Lastly, the linguistic value of objects is measured by the differences between them. Ferdinand de Saussure, the pioneer of semiotics, claimed that in order to understand the meaning of a word, one must understand its place within a larger system. The definition of the word "red," for example, is best understood as the color that isn't blue, green, or yellow. In this sense, to value NFTs you must understand their place within their collection (based on characteristics and rarity), as well as with the entire universe of NFTs (based on age, owners, and meaning within the larger crypto ecosystem). No NFT can be valued in isolation.


Through the lens of all three interpretations of value, we can draw a simple conclusion: actions and objects become meaningful (or valuable) to humans by being incorporated into a social system. Graeber states, "The realization of value is always, necessarily, a process of comparison; for this reason it always, necessarily, implies an at least imagined audience." For us, the "imagined audience" is society.

When measuring an object's value, not only do we try to determine what others might be willing to exchange for it, but we consider what others agree it is worth within a social context. The result is that social consensus becomes the fundamental source of value; something has value if people agree that it has value. Viewed in parallel with traditional microeconomic theory, a consumer's utility is maximized when purchasing a good with the highest level of agree-upon social value.

This phenomenon is particularly apparent with bitcoin. In one of my favorite essay's on the subject, pseudonymous crypto researcher Hasu states, "The bitcoin token itself has no value. The value exists purely on the social layer." While blockchain technology adds credibility through programming and automation, the social layer determines the rules of bitcoin the blockchain, which ultimately gives bitcoin the cryptoasset its value. For this reason, you cannot replicate bitcoin by just "forking" its code. In order for the forked protocol to have any value, you have to obtain the buy-in of the community of people that underwrite its value. Hasu likens this process to running a presidential campaign as a financial investment.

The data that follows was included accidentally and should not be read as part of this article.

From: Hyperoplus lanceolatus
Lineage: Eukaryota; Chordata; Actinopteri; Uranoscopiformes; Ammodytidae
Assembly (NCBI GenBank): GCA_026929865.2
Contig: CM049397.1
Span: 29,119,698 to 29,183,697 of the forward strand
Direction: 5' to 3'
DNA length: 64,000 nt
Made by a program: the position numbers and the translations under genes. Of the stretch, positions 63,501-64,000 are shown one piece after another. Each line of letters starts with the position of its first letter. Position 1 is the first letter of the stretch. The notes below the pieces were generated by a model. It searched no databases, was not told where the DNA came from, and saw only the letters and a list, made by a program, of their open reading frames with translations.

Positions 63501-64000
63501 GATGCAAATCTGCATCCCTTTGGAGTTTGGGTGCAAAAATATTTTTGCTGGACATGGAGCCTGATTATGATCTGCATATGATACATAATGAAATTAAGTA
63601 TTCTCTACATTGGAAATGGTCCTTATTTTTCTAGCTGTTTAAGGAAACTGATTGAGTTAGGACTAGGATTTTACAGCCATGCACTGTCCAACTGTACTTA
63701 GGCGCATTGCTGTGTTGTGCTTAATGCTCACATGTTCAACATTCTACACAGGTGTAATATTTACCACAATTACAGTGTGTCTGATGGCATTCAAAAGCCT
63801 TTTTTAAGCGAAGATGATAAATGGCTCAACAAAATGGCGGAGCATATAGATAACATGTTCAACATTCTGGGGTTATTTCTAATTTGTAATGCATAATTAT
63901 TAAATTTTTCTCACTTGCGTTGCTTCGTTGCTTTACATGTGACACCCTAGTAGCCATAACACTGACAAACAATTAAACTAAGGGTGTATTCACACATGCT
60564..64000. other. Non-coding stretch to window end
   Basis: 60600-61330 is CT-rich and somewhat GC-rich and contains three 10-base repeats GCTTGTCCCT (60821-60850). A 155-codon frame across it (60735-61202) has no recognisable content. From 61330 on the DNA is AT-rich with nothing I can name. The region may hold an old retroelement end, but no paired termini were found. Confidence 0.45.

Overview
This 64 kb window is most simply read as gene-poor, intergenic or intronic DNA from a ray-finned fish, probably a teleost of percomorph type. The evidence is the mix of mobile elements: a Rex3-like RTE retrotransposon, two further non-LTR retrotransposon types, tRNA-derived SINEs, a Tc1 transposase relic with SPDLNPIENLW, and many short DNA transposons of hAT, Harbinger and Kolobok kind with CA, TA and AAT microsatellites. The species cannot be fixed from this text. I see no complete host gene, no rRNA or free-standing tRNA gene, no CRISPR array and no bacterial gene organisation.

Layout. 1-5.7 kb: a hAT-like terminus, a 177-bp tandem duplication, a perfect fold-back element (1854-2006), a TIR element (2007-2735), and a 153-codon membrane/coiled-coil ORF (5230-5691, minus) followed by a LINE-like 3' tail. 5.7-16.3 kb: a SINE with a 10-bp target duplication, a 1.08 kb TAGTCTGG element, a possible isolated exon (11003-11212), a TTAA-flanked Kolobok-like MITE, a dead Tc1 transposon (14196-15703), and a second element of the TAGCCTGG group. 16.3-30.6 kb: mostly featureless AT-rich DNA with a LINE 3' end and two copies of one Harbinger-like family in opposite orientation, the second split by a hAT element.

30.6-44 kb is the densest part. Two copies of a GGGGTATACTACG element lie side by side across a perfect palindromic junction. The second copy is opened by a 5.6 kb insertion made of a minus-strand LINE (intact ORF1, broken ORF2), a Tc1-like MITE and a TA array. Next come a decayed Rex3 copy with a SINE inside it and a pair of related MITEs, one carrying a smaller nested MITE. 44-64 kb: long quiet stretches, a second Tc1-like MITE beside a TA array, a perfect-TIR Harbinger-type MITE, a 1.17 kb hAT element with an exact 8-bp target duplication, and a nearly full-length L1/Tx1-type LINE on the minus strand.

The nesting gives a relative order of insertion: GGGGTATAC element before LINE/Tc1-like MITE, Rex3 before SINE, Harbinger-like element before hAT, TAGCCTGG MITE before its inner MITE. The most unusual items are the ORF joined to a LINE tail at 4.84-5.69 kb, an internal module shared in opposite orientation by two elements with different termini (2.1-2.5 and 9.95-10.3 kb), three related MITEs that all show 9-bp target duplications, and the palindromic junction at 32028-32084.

For a variety of reasons, changing the ruleset of and exercising control over a DeFi protocol is far simpler than recreating bitcoin. And, as we will see, there are more definitive metrics to measure the value generated by exercising this power.


Standing in opposition to legacy finance and internet companies, where control remains in the hands of the few, open digital communities assume direction of DeFi protocols. Each community leverages its own decentralized governance processes, which occur both on-chain (for more formal, binding changes) and off-chain (for voting, as well as discussion and sentiment checks). Ideas of all community members are evaluated in order to arrive at consensus regarding protocol execution and capital management. This bottoms-up approach allows projects to address and fund the most important initiatives as defined by the collective group of users, developers, and tokenholders.